DOWN TO EARTH SIMPLE LIVING FORUMS

DOWN TO EARTH SIMPLE LIVING FORUMS
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4 June 2010

Work is directly related to what we need

Living this simple life is quite different to how I imagined it would be.  When we first changed our spending habits, stopped buying stuff and began to conserve rather than consume, I believed we would live a quiet and thrifty life punctuated by the sound of us saying no to whatever cropped up.  Surpise! That hasn't happened.  What has happened is that we have more friends now than we have ever had, we do more, are more involved with our community and our lives have opened up and blossomed.  We smile a lot more.  We are happy.  I think that happiness comes from letting go of expectations of what we might possess and being open instead to what we can give.  


On a day to day basis, we are working more now than we ever have, but the work is satisfying and enriching.  Our daily work is directly related to what we need rather than what we want.  When I worked for money I had to deal with people I'd rather not talk to, I had to work according to the clock and someone else's idea of a fair day's work, and the work was irrelevant to me, apart from helping me earn a living.  We are working for our lives now rather than working for a living. What we do now consumes about the same amount of time, but we never have to put up with people we dislike, we have frequent breaks and complete days off when we want them.  We reap a full measure from what we put into our days.


I was wrong to believe that voluntarily living on less money might result in a miserable or quiet or meagre life.  Not buying books and magazine has lead me to our local library - a definite bonus resulting in more books, magazines and DVDs than I could ever go through.  Doing voluntary work has fed my soul and led me to a fine group of like minded people with whom I now share my life. Giving up recreational shopping has not only given me more time, it has given me my life back; a life that I have fashioned to suit myself rather than the advertising industry and merchandise.  Instead of dreading going to work, we cultivate soil, clean floors, built fences, cook, bake and sew, and feel thankful for the opportunity to do it..  This feels right.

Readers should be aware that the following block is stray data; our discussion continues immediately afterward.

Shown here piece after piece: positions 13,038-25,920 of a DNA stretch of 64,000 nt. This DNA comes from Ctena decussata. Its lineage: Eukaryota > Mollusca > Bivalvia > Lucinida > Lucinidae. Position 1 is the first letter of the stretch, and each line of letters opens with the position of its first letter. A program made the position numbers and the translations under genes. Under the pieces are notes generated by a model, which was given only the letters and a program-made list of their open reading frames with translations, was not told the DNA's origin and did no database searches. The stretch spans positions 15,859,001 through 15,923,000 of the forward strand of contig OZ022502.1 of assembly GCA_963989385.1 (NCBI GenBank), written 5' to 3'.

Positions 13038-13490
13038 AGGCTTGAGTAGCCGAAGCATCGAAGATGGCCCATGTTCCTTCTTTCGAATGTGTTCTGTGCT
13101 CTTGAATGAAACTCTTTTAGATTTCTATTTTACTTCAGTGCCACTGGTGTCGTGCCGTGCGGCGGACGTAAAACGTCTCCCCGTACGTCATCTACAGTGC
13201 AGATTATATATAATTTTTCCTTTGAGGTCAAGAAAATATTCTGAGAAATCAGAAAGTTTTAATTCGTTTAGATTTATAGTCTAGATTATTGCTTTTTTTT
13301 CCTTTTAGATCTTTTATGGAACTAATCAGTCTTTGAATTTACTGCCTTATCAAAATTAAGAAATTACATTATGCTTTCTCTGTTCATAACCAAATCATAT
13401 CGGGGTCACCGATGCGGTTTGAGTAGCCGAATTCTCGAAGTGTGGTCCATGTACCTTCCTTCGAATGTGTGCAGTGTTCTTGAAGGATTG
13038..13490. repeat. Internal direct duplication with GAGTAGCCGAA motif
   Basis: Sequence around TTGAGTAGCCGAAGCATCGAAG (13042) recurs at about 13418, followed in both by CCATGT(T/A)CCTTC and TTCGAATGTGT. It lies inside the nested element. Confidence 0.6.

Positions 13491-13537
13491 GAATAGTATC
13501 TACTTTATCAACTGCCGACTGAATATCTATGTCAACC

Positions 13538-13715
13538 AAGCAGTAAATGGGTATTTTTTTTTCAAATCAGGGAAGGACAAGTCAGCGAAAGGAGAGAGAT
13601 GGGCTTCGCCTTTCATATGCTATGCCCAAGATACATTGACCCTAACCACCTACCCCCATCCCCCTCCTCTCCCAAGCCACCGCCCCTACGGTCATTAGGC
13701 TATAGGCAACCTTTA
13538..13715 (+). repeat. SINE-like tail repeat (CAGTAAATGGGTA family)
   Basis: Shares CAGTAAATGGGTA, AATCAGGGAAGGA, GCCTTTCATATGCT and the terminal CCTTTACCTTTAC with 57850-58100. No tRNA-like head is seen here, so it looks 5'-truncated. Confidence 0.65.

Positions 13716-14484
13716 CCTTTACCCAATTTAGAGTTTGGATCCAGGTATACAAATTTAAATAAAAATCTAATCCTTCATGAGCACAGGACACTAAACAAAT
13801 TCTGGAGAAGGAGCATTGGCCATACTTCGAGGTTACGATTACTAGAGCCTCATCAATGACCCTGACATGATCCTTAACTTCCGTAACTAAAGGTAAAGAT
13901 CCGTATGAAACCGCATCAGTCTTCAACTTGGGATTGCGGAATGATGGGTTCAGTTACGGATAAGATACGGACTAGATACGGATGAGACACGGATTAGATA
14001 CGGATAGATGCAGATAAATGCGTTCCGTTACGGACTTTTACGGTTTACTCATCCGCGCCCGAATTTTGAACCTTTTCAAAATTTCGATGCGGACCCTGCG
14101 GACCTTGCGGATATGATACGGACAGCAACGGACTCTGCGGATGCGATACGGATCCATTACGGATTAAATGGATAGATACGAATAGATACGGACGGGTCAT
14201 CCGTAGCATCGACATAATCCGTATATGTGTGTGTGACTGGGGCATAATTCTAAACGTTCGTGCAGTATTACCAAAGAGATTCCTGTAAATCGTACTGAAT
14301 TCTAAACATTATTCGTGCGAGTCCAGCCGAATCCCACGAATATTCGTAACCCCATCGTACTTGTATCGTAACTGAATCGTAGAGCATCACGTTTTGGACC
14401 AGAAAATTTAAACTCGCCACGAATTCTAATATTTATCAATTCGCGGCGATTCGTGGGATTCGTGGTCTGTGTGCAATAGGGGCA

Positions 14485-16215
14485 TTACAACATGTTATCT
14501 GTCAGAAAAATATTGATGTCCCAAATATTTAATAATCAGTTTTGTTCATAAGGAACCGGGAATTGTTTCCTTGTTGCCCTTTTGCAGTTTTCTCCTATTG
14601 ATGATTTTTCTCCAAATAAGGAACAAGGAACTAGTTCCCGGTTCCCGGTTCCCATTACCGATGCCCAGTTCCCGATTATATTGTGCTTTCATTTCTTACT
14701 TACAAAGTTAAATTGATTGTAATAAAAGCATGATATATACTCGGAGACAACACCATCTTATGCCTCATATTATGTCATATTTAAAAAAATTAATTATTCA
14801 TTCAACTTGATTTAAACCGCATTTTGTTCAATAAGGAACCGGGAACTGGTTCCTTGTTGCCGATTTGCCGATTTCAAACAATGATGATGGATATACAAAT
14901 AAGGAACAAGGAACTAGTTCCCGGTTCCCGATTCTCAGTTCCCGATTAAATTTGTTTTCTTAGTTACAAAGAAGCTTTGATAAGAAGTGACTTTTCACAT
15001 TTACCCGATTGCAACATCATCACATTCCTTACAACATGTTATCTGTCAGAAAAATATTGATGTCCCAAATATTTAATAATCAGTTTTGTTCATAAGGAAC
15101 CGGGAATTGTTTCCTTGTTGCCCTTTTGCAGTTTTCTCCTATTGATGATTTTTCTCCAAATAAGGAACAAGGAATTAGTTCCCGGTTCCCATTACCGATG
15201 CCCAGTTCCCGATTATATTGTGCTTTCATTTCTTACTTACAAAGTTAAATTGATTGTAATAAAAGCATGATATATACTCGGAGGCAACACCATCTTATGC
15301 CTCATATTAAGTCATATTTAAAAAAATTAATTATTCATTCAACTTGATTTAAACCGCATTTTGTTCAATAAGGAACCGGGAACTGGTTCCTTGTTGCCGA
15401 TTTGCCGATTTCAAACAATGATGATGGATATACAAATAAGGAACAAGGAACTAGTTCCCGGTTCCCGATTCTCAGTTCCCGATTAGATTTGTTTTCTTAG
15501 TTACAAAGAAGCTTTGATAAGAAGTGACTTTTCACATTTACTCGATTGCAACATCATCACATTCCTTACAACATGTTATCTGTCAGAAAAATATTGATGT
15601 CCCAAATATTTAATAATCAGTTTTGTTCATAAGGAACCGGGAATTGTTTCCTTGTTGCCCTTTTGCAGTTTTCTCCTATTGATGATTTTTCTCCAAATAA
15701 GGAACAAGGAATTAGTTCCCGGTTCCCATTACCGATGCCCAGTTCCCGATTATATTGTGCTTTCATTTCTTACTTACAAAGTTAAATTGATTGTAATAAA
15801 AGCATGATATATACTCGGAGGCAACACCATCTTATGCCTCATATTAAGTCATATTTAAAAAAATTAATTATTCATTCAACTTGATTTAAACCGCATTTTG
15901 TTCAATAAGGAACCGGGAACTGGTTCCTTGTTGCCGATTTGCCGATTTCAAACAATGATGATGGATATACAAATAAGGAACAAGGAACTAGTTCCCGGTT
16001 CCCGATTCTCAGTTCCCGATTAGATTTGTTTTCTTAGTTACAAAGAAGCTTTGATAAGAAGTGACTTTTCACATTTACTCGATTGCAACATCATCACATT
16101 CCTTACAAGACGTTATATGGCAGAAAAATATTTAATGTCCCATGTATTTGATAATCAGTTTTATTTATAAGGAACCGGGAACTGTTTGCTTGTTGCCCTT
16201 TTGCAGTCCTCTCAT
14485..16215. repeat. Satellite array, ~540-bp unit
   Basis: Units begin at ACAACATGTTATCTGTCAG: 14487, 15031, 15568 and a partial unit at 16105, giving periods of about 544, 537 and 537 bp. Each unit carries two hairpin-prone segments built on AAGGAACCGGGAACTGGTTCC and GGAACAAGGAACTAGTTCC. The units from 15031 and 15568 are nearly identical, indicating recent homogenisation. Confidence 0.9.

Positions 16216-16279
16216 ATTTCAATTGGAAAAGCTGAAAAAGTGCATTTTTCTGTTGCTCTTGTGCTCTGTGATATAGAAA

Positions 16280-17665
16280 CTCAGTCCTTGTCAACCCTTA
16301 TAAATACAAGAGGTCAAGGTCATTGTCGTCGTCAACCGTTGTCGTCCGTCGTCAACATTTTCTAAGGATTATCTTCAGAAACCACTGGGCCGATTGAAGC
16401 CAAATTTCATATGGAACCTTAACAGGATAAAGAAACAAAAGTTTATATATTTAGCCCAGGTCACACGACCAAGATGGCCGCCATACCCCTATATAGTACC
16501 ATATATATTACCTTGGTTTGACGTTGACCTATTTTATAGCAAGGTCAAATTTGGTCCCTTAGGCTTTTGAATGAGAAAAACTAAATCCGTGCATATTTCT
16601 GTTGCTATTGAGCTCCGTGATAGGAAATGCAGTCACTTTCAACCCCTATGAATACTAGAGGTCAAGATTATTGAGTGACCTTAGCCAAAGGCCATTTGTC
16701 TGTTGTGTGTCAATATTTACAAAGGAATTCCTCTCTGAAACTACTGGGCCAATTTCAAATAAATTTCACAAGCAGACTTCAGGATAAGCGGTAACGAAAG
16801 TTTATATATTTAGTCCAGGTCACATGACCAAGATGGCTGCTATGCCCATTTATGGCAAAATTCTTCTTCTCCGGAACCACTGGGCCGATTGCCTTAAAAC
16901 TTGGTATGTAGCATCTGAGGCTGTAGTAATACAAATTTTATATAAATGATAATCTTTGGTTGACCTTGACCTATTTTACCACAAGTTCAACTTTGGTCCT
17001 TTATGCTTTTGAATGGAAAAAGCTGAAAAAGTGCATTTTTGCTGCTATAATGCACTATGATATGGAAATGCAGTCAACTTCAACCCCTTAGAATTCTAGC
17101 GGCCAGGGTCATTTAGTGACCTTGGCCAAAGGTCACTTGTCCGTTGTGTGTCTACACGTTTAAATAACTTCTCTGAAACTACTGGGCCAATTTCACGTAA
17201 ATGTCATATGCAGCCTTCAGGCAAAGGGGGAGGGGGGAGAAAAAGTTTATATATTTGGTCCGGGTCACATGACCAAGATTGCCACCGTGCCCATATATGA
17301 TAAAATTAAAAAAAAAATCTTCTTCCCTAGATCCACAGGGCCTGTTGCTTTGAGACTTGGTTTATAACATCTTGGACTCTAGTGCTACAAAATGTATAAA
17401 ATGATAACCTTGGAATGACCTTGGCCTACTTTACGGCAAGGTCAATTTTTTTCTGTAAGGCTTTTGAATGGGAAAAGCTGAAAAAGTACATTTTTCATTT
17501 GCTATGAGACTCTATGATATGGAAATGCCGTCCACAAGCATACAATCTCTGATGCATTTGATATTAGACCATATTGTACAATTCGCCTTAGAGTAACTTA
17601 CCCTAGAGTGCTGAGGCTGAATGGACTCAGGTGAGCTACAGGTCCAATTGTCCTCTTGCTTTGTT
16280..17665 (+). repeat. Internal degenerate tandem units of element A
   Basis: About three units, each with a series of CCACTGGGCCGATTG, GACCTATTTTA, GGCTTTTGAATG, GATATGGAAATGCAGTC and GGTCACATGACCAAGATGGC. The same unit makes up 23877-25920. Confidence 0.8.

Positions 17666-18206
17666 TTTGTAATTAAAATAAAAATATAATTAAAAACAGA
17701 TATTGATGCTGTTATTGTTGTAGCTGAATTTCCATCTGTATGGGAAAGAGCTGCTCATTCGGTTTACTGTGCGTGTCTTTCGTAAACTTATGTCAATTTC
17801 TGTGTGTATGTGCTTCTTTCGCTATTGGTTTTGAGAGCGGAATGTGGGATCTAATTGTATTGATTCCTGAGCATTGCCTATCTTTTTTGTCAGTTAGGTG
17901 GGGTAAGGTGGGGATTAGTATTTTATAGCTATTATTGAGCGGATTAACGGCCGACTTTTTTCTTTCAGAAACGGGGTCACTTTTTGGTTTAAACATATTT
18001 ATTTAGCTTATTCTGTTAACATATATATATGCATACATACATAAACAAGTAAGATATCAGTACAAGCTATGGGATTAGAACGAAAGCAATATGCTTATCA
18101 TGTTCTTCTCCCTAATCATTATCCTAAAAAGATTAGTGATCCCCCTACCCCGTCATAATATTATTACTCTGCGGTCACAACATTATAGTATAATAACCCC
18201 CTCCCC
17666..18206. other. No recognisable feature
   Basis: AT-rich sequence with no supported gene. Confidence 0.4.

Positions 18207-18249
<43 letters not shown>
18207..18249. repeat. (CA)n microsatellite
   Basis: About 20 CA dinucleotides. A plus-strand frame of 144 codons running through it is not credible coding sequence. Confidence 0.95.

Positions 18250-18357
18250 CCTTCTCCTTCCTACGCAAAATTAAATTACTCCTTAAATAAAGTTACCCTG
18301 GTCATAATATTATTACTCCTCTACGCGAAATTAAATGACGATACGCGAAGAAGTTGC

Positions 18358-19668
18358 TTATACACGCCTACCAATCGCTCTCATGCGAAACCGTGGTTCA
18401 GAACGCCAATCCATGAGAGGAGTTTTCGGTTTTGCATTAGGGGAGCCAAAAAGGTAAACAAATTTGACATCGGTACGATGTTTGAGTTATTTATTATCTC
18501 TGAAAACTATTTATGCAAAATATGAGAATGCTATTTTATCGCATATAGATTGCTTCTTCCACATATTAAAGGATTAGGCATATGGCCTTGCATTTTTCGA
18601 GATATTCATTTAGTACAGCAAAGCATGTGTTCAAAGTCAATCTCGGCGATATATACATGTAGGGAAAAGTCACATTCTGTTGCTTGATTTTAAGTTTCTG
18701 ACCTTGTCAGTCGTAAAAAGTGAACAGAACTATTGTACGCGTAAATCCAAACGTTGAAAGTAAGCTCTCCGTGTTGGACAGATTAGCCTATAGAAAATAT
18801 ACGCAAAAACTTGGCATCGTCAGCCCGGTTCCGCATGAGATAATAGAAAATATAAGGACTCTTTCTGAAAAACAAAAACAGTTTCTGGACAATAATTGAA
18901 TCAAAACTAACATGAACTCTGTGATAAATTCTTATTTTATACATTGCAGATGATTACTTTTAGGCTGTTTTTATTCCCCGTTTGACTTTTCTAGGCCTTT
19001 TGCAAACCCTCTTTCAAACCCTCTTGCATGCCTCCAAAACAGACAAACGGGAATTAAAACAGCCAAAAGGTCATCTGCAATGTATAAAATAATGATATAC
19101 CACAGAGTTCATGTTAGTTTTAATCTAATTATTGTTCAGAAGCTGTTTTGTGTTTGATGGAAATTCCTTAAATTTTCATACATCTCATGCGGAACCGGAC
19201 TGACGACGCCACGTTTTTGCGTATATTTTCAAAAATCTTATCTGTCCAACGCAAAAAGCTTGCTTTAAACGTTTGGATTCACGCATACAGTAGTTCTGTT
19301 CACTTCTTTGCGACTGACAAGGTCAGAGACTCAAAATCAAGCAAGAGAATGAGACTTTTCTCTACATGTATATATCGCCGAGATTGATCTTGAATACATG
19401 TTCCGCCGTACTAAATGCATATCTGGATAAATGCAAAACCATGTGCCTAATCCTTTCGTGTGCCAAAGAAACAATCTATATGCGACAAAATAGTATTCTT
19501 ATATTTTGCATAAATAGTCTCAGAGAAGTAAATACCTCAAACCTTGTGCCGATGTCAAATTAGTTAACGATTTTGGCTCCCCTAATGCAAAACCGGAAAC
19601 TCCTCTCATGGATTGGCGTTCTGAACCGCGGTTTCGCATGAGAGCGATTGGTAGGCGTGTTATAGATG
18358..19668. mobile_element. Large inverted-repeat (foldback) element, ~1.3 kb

You have to have the right mindset to live as we do but getting into it was really easy for me. I think I was ready for it, or overdue.  One week I was out spending and feeling miserable, the following week I was working on building a life that didn't include shopping at all but gave me the freedom to pick the elements that would work for us, and leave the rest.  I felt like I'd discovered the key to a new and wonderful world. And I had.   There are many things that have changed as we've moved through the years of simple living but one thing I still feel is that feeling of control of my own life and a crazy exhilaration knowing that the world is mine.

31 comments:

  1. Way to go, girl! My thoughts entirely :-)

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  2. lovely post, thanks for that xxx I'm yet to connect with my community but I will soon.